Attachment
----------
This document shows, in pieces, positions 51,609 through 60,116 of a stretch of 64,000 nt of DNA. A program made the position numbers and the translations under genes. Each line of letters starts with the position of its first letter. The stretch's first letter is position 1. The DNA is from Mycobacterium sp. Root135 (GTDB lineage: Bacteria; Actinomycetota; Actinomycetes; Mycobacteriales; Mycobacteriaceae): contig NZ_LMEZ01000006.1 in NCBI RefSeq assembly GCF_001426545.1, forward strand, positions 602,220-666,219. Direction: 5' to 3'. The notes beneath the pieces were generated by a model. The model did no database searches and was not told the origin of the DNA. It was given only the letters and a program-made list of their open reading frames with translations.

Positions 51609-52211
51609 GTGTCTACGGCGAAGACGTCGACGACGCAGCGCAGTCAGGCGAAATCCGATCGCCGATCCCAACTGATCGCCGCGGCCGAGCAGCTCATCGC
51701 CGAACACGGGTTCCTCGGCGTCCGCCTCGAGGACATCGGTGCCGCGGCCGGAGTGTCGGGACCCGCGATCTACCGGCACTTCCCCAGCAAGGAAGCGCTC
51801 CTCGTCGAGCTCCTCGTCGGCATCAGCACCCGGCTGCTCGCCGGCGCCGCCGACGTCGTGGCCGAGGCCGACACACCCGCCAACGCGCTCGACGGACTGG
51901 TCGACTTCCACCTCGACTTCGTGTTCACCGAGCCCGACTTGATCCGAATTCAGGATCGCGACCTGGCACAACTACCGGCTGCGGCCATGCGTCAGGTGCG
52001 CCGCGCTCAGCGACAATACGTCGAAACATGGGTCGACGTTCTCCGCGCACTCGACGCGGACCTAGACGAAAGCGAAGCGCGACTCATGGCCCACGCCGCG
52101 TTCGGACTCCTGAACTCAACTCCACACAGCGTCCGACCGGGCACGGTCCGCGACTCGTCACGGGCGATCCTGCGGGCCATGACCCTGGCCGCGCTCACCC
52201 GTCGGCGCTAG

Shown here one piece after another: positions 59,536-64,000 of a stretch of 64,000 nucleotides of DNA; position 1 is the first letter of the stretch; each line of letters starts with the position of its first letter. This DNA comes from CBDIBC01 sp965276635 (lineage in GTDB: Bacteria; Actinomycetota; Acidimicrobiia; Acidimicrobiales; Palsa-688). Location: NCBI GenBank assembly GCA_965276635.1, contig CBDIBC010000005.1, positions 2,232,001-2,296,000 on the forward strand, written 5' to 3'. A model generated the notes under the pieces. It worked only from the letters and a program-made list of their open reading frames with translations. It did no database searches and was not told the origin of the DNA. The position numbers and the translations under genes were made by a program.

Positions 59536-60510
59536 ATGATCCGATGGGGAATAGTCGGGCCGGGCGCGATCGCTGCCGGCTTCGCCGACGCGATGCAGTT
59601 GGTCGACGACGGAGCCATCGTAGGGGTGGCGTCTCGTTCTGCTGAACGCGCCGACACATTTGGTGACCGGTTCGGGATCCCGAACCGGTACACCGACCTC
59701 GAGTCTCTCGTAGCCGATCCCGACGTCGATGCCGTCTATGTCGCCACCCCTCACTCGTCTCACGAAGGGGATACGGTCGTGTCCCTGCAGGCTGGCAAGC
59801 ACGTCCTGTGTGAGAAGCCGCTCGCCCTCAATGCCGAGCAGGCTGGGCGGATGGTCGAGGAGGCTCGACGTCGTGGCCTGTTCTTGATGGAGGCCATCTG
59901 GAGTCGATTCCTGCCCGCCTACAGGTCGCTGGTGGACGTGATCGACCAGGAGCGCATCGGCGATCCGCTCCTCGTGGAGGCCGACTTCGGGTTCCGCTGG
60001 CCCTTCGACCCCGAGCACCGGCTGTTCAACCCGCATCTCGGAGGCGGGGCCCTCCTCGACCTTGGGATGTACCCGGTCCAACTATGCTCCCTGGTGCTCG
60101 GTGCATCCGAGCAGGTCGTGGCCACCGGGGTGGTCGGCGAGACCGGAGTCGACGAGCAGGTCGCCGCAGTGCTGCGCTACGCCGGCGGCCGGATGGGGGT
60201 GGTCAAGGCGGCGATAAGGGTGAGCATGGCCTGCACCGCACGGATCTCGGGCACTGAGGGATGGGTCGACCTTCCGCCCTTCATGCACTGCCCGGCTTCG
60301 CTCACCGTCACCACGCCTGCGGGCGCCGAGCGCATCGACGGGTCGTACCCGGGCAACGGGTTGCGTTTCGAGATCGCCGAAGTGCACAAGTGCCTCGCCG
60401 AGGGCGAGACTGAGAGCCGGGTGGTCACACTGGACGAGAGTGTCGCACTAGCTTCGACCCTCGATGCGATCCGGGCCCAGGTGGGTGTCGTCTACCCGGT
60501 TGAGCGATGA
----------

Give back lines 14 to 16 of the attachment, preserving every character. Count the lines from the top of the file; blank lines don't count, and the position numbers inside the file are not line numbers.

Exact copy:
59701 GAGTCTCTCGTAGCCGATCCCGACGTCGATGCCGTCTATGTCGCCACCCCTCACTCGTCTCACGAAGGGGATACGGTCGTGTCCCTGCAGGCTGGCAAGC
59801 ACGTCCTGTGTGAGAAGCCGCTCGCCCTCAATGCCGAGCAGGCTGGGCGGATGGTCGAGGAGGCTCGACGTCGTGGCCTGTTCTTGATGGAGGCCATCTG
59901 GAGTCGATTCCTGCCCGCCTACAGGTCGCTGGTGGACGTGATCGACCAGGAGCGCATCGGCGATCCGCTCCTCGTGGAGGCCGACTTCGGGTTCCGCTGG